The present volume originated in a conference on curiosity, imagination, and play that was held in September 1981 under the auspices of the Technical University of Berlin and the Deutsche Forschungsgemeinschaft (German Research Association) in the State Library of the Prussian Cultural Foundation in Berlin (West). The president and the chancellor of the Technical University also provided much support for the resulting publication we now present. That conference brought together a group of about 15 developmental psychologists from Germany, England, and the United States who are active in research on diverse aspects of the three topics constituting the title of this book. Most of the contributors to the present volume were among the participants; additional contributors were enlisted for the purposes of this publication to provide fuller treatment of certain topics. The conference papers were revised, expanded, and updated by their authors for this edition.
The volume is intended to serve a dual purpose. On the one hand, it presents a cross section of current research and thinking on the topics of children's curiosity and exploratory activity, imaginative activity, and play and should thus serve to stimulate further work on issues that we consider to be centrally important to developmental psychology. To judge from the current ferment in this general area (notably as regards research on play), we are not alone in that judgment.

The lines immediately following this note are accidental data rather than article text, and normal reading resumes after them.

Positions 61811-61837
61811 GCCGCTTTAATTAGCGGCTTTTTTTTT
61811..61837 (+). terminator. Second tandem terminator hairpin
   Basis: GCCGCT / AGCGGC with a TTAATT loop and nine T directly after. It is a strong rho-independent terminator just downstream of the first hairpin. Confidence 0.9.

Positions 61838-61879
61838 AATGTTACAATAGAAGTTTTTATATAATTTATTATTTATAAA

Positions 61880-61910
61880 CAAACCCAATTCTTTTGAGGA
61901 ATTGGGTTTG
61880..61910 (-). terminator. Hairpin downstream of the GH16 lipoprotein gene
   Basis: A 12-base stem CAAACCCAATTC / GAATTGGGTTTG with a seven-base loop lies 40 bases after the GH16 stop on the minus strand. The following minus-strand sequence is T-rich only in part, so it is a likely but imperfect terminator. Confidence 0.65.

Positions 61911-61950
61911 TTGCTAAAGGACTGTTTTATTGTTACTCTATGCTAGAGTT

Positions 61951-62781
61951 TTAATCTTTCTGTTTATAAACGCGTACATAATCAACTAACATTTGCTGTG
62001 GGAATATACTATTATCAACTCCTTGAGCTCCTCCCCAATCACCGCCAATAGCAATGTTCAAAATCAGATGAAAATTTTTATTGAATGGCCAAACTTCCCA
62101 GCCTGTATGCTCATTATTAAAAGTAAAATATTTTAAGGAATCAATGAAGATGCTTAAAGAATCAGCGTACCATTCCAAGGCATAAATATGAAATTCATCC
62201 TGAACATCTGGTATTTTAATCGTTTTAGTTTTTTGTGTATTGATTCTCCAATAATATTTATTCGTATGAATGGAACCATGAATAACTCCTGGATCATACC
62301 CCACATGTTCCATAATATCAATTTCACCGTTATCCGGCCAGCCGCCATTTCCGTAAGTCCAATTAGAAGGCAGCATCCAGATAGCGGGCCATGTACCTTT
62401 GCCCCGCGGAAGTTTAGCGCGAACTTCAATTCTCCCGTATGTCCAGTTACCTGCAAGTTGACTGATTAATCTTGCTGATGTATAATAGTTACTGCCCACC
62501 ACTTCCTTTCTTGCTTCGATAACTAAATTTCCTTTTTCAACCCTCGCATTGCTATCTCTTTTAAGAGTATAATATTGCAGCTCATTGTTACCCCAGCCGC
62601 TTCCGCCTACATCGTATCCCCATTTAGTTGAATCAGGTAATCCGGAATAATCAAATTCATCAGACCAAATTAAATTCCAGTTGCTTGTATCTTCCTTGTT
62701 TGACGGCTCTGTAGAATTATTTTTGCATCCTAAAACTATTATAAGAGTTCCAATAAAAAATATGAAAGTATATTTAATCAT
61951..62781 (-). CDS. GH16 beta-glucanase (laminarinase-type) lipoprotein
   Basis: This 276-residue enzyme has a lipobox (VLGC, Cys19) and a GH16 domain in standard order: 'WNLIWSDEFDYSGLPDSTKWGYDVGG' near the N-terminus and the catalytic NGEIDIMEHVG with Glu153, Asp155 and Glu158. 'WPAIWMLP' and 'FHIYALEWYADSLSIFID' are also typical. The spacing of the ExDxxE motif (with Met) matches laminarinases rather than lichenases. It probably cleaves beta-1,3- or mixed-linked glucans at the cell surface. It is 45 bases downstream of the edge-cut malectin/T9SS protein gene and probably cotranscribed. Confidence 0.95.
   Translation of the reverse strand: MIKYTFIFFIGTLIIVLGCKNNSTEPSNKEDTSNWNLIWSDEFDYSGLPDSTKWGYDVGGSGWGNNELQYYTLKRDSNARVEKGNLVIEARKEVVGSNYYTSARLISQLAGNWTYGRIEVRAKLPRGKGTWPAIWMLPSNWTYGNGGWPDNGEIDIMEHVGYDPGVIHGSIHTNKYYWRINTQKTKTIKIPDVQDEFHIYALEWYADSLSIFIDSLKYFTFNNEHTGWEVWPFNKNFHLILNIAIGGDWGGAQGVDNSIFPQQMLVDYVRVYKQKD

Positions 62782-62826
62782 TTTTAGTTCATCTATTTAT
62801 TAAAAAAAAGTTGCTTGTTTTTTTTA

The second purpose of this book is to make readers in the English-speaking world aware of recent work done in this area by child and developmental psychologists in Germany, the hope being to promote collaboration and interchange between researchers in Germany, Great Britain, and the United States (as well as in other parts of the world). A comparison between the chapters by our German contributors and those by our British and American colleagues will reveal the many themes and perspectives they have in common, suggesting that we all have much to gain from continued contact and interaction with one another.
With that in mind, the second editor feels impelled to express his admiration for the willingness of our German-speaking contributors to submit their chapters in English and for the forebearance of the participants and audience alike regarding the decision to hold the conference in English--in deference to our guests from Great Britain and the United States. Inevitably, although the general command of the English language demonstrated by our contributors was of a high order indeed, some additional work was involved to turn our manuscript into fully publishable form. Here we find ourselves immeasurably in debt to David Antal for his valiant and painstaking editorial labors in converting these chapters into correct and, we feel, truly readable English. The assiduous and adept translation of the German editor's three chapters into English is owed completely to Mr. Antal's work.